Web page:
#7: Mesa: Wow. Cutthroat yes (they were the ones that basically put Aloha out of business). But with sleepy, overworked pilots.  Besides – who wants to travel Hawaii (their subsidiary “go!” is all-Hawaiian) in tiny regional jets?

#6: United Airlines: I started avoiding them a while ago because of customer service.  Due to equipment malfunction once, Alaska Airlines put me on a UAL flight back home.  Standing near the gate, I was probably five feet from a gate agent, talking to flight crew.  No small talk between these people – it was “These customers make me crazy”, “I hate these people”, blah blah blah. They literally bad-mouthed the people they were flying for about 20 minutes, then put on fake smiles and boarded us.  And this wasn’t in a small, rinkydink airport – this was SFO.  Yeah, UAL deserves to be on this list – but WAY higher up in the listings.

#5, Sky West: “I don’t care how we do it on other airlines. This is how we do it on MINE.”  Yeah, that cheery, chipper attitude was just the tip of the iceberg when I flew them last, as a Delta Connection customer.  The flight attendants actually went through each and every seatback pocket and if they found ANYTHING of yours in it, they made you move it.  Didn’t matter – magazine, iPod, iron lung.  “This doesn’t go here. Move it to your own luggage or put it away elsewhere!” was the nasty decree.  Yeah, never again.

#4, Delta Airlines: I have mixed feelings about Delta.  The old Northwest is now gone, forever integrated into Delta.  And when that was gone, so was a lot of the reason to fly them.  I remember one flight leaving PDX.  As we were taxiing and the video was going, some woman got up, got her bag down, and started unpacking and repacking it.  The flight attendants just walked past her, not saying a thing.  At least the woman sat down before we took off.  On another flight, HALF of the airplane electrical just went out (lights, individual reading lights, television displays).  The flight attendants said it was “normal”.  WTF? Plus, with Delta’s call center outsourced to India (which it was the two times I called about four years ago), screw that!  The last Delta flight I took, their systems were so screwed up that they gave us free WiFi. Not because they were nice, but because they somehow couldn’t charge for it due to a glitch.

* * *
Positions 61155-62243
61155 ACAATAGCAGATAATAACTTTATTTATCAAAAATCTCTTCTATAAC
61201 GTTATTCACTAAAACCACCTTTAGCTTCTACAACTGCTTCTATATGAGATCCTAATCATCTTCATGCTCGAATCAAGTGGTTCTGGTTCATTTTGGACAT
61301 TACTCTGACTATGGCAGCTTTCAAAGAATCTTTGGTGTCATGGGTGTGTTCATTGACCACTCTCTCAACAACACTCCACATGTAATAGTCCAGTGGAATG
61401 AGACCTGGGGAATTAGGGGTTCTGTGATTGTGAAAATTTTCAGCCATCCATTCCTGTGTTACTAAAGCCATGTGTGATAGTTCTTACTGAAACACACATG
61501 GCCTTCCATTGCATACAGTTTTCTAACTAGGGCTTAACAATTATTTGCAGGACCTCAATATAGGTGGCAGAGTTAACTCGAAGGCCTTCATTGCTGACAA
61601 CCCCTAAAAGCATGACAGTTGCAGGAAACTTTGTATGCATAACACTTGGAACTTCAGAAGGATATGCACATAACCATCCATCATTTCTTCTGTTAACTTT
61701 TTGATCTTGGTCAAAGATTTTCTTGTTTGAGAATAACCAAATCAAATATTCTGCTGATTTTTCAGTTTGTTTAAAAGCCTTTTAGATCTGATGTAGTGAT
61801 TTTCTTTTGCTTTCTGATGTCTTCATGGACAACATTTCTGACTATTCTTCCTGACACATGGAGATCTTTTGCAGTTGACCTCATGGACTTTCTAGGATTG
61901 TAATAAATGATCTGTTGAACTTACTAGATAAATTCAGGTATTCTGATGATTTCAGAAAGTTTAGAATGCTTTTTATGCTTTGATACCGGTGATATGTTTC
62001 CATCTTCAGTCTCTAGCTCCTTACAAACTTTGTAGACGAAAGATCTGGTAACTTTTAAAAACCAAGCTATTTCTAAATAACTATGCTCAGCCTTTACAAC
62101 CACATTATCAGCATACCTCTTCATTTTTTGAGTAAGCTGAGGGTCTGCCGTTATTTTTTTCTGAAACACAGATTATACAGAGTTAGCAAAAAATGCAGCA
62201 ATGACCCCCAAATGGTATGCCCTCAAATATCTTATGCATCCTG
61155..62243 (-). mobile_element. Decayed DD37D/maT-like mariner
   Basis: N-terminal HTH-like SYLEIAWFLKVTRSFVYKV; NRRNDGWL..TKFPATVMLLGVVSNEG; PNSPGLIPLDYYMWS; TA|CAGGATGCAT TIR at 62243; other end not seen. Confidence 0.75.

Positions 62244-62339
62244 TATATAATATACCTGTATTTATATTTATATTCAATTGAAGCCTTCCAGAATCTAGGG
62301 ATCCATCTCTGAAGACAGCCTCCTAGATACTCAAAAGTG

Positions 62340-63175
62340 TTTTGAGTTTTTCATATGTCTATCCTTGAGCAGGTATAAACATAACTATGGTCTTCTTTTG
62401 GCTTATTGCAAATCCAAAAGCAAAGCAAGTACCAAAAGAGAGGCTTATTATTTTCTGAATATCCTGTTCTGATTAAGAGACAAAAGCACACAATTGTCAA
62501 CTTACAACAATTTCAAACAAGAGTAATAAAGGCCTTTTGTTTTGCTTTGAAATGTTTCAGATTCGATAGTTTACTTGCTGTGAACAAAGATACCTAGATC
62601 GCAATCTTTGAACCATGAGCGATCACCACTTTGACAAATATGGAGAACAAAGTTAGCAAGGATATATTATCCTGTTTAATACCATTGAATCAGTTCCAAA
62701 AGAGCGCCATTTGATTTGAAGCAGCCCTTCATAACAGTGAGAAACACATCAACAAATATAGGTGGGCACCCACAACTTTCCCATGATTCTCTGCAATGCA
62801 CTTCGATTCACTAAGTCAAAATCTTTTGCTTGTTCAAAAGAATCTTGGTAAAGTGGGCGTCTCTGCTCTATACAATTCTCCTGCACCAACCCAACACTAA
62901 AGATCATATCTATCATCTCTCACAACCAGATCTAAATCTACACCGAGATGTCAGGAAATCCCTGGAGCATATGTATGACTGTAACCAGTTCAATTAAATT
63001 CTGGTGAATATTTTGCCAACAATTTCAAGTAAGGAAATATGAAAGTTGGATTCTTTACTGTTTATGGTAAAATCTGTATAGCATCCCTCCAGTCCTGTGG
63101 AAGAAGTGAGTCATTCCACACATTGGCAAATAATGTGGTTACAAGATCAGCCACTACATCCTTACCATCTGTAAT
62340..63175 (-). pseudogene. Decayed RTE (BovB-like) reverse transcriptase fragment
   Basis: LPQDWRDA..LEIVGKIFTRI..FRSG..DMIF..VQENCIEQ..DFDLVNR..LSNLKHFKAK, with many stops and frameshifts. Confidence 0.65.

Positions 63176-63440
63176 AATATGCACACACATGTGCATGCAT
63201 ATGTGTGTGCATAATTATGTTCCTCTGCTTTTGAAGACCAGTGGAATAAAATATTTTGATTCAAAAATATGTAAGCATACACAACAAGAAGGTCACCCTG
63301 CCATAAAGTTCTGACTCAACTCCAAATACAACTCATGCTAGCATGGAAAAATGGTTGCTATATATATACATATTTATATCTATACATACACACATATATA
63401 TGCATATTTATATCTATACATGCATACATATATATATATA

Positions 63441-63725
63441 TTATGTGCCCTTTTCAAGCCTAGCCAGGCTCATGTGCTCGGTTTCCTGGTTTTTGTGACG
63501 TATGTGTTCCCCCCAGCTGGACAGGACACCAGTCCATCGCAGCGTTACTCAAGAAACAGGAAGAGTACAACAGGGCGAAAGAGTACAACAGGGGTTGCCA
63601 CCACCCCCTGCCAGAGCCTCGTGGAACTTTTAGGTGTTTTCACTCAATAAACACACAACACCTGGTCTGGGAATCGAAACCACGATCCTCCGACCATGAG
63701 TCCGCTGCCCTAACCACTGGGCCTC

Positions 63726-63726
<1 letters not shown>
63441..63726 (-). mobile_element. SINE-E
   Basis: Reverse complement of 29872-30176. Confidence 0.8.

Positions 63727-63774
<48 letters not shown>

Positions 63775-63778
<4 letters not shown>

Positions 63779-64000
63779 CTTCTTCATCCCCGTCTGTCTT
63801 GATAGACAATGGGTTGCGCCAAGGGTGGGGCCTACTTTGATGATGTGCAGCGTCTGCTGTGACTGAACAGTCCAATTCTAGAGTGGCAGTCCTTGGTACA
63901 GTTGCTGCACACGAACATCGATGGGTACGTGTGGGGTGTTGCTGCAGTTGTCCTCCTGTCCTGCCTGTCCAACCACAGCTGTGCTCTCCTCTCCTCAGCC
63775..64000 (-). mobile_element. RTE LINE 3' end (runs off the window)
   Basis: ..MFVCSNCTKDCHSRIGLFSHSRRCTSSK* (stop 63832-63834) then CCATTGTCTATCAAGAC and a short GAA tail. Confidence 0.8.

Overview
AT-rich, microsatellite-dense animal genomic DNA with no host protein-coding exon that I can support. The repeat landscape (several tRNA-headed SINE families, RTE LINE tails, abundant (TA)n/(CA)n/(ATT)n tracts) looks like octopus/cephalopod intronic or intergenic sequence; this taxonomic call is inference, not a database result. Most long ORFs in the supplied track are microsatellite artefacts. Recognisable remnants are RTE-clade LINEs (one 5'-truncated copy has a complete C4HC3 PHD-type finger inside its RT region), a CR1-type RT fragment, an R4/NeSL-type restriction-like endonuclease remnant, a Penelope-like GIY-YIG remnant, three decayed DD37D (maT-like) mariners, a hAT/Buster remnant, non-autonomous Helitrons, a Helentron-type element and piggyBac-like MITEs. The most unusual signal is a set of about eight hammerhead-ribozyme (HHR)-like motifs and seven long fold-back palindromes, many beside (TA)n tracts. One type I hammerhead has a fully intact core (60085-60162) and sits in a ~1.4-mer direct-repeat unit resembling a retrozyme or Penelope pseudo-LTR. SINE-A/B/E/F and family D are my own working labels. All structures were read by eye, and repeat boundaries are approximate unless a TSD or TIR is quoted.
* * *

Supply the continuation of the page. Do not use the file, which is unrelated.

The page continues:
#3, Comair: Flew them just recently.  Eeh.  Cabin crews could use an attitude adjustment.  I need to fly them more to make more of an opinion.

#2, Atlantic SouthEast Airlines: Never flown them, so no opinion.

#1, American Eagle:  Let’s just sum this up with one experience I had a few weeks ago.  Gate agent: “You’re going to have to move row 4 to the back for weight and balance”.  Flight attendant, “Uh, yeah”.  Gate agent: “Do you need me to help?”.  Flight attendant: “Don’t worry about it”.  Gate agent left.  Flight attendant read her magazine some more.  When given word, she shut the cabin door.  Being in row 3, I heard the whole thing, and saw row 4 was ready to move.  Flight attendant did not even react; she played the audio of the safety briefing, did her walk through, and sat down. Row 4 stayed where they were and were never moved.  Thank goodness we had no issues on the flight.  But being THAT nonchalant about people’s safety? Yeah, that’s a load of crap!

So head on over to Huffington Post, and rank these airlines yourself!